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  • 2010-2014
  • 1965-1969  (1)
  • 1965  (1)
Document type
  • 2010-2014
  • 1965-1969  (1)
  • 1
    In:  Mededelingen van het Botanisch Museum en Herbarium van de Rijksuniversiteit te Utrecht vol. 211 no. 1, pp. 1-163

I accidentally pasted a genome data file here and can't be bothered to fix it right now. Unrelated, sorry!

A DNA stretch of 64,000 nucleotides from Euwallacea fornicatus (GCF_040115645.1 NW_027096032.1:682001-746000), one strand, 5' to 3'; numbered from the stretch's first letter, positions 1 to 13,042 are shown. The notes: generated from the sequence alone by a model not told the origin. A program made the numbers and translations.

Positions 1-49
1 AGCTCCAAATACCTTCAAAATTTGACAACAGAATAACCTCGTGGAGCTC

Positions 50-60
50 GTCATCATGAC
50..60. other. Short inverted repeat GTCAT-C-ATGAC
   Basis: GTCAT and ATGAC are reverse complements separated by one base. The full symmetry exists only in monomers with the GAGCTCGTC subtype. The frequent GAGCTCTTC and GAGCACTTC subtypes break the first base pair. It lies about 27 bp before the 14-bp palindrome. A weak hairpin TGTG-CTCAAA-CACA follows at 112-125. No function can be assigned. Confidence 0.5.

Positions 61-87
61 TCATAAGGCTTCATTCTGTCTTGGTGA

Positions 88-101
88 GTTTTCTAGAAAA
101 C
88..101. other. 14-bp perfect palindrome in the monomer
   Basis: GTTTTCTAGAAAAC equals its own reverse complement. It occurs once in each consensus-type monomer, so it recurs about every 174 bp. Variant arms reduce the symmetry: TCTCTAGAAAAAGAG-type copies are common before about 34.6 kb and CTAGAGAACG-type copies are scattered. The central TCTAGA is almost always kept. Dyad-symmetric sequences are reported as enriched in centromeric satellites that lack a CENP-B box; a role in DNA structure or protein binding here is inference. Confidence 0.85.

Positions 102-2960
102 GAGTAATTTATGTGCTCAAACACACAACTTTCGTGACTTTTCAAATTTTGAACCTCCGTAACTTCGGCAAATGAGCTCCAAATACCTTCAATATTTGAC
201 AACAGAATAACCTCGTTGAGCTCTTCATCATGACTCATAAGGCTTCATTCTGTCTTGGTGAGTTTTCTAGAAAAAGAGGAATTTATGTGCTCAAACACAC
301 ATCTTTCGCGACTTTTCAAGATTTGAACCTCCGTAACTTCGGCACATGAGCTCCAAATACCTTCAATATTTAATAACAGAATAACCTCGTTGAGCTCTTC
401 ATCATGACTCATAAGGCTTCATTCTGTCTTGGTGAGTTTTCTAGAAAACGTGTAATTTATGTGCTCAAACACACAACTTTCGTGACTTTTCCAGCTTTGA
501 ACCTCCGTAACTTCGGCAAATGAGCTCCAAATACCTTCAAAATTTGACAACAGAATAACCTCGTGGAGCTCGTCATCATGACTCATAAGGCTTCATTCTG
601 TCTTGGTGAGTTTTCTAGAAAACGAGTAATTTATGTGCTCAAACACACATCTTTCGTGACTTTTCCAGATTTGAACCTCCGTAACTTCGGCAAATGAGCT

Publication Date: 2024-01-12